As an ancient Mediterranean country with rich history, Montenegro remained one of the most popular places to live in until this day, despite many turbulent historical events and even wars.
However, those rough historical moments implied creating most of Montenegro cities and fortified towns concentrated along the coastline, which are now attractive tourist destinations. Some of them, are lesser-known ancient Montenegro cities, and others are, unfortunately – abandoned.
They say that putting a finger in the sea is a connection with the whole world. And indeed, the sea was the primary connection of coastal ancient Montenegro cities which, thanks to maritime trade, grown into trading and cultural centers. Many battleships and trading vessels were anchored in our ports.
From the very beginning of tourism development, cruisers and yachts with tourists landed on our coast and offered unforgettable memories to its visitors.
Fast shifting of civilizations, turbulent history, cultural heritage, and the Mediterranean climate – all this in a small country that allows you to walk through centuries of history, but also to be an accomplice in creating its future.
In front of you is a short guide to the Ancient Montenegro cities and fortifications that will make your stay in Montenegro more interesting, exciting, and willing to come back.
Fortifications on the Montenegrin coast – the breadcrumbs of past
The territory of Montenegro has always been intersected by important trade routes and precisely because of its position it was often the target of the conquerors and attacks. The fortifications built in different periods have been partially preserved as well as the roads and paths leading to them.
These stone pieces of the past tell us the story and heritage of the Illyrians, Romans, Turks, Venetians, and Austro-Hungarians on the territory of today’s Montenegro.
Gorazda fortress – an isolated and well-hidden Montenegro city
The shielded Gorazda fortress is an integral part of the Boka Kotorska Fortress, which during the Austro-Hungarian government in 114, protected the territory of the Monarchy from attacks from the sea and the region of Montenegro.
Gorazda fortress, as part of the coastal fortress, was capable to offer independent livelihood and defense. It contained observatories, warehouses, elevators for ammunition delivery, mechanisms for starting cannons, wire fences, and protective trenches. It is built of finely carved stone and had access via a chain bridge.
On the entry, we can still recognize the rooms used by the soldier. Signature on the wall, engraved date, abandoned guard post – witness moments spent in this fort away from family in war conditions. This stone proof of the past is located on a hill above the Trojica path, near Kotor and Tivat.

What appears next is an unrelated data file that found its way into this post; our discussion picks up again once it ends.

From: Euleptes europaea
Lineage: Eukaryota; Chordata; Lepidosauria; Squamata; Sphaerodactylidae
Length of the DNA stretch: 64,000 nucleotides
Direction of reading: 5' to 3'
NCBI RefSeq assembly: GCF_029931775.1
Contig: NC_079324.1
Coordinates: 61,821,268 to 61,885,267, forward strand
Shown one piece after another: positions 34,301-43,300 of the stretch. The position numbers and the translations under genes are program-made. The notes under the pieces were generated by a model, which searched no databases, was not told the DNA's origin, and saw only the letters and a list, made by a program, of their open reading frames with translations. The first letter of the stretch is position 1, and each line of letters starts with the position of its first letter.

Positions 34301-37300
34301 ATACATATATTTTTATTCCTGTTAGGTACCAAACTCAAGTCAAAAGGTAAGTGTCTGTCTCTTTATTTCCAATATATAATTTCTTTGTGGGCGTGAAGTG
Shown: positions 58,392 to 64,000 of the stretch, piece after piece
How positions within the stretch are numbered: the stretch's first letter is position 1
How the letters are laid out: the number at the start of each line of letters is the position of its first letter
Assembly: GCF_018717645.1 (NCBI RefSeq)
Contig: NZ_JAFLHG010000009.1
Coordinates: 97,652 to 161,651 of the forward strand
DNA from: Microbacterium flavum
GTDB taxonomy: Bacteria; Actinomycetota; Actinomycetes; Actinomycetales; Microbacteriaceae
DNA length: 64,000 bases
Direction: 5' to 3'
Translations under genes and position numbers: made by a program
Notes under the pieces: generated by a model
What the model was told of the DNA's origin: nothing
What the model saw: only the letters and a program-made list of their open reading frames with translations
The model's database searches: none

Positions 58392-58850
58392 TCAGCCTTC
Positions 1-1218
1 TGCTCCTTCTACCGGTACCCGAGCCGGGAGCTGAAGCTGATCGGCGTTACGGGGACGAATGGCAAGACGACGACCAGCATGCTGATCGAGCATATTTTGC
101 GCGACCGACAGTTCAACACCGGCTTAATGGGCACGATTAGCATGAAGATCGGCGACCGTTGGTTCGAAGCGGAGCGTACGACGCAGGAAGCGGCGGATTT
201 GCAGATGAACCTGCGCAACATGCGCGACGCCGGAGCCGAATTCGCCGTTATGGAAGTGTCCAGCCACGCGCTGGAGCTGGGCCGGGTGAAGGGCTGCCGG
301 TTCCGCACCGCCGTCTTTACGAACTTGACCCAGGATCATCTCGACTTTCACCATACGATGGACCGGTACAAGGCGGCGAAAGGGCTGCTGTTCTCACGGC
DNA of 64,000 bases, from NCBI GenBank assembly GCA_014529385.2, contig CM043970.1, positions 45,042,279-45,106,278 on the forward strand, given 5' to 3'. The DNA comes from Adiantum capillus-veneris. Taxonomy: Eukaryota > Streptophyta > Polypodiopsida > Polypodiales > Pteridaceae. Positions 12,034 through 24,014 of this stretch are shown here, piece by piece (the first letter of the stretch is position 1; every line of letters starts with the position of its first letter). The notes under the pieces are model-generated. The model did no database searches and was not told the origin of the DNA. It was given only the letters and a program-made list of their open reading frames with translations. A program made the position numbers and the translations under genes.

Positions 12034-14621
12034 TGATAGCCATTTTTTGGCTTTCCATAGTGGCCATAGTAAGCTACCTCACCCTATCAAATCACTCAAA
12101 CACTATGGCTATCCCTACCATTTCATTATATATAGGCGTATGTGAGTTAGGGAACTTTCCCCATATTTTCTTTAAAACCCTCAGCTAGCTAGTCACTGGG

Partially buried and covered with low vegetation, Gorazda fortress is a real revelation for history lovers – once a strategic point, and now a beautiful lookout point. From the direction of Porto Montenegro, you can reach it by following the old road that leads to Cetinje, and it is enough to follow the signpost to see this beautiful building, nature, and a view that enchants.
Mamula fortress – fortified island
Mamula fortress is located on the island of Rondine before the entrance to the Bay of Kotor. It is built in 1853. and was intended to prevent enemy ships from entering the bay. The island is named after General Lazar Mamula. Together with forts Arza and Punta Ostro, Mamula represented the first defensive line of the southern zone of the Boka Kotorska Fortress.
The multistorey tower contained casemates, kitchen, sanitation, sanitary blocks, warehouses, and training grounds that enabled long stays of soldiers on the island- Fort Mamula was attacked several times from the sea and it was partially damaged.
In the First World War, Mamula replaced its original purpose of defense with the function of prison. On this island in 1918. Austro-Hungarian sailors who revolted in the Bay of Kotor on the ship St. Georg were imprisoned. The prison could accommodate several hundred prisoners, and this purpose of Mamula maintained until the end of World War II.
For more than half a century, the island of Mamula has been a picnic area where you can enjoy the beauty of the sea with flocks of seagulls, but also admire the architecture of the 19th century.
No fortification on the territory of Montenegro has been so inspiring for making films as the natural scenography of Mamula. Scenes shot on this island are seen in the movies Campo Mamula, Papillon, and many others. Fortress Mamula can be reached by boat and crickets, seagulls, and waves break the silence of it.
Fortress Mogren – a.k.a Fort Jaz
Fortress Mogren is an Austro-Hungarian fortification. It is located on Cape Mogren on a vertical rock. Since 1860. it is part of the defense zone of Budva, once an important trading center and now one of the most visited cities on the eastern Adriatic coast.
Fort Jaz is better known by the name Mogren, is a famous picnic spot for natives but also for guests who want to enjoy the beautiful view of Budva, the island of St. Nicholas, Jaz beach, and the beautiful Adriatic Sea.
This place can be reached by a path that leads through the Mediterranean vegetation from the beach Mogren, but also the highway. The walls with loopholes, bunkers, towers, cannon platforms, and warehouses have been partly preserved but again enough to evoke a time of fighting, rebellion, and truce.
Haj – Nehaj fortress – Montenegro castle of a funny name
At 231 m elevation on the hill Haj Nehaj, there is an abandoned fortress, first mentioned in documents in 1542 under the name Fortezza de Spizi.
The original fortification that the Venetians built on the site in the 15th century became a strategically important position. The first garrison contained only two soldiers and one artilleryman, but in the most difficult moments, this fortification received up to 900 people.
The fortress was renovated several times and later adapted to the defense against firearms – round towers that also served as gunpowder warehouses. Later under the Ottoman government, and finally under the Montenegrin administration, this fort is a witness to life in this part of our coast, but also to the architecture that has changed over the centuries.
The remains of a water tank, residential buildings, and a watchtower for defense can still be seen, but only if you decide to take a slightly more demanding walk along the stone path to the entrance gate that takes you further through the streets between long-abandoned buildings.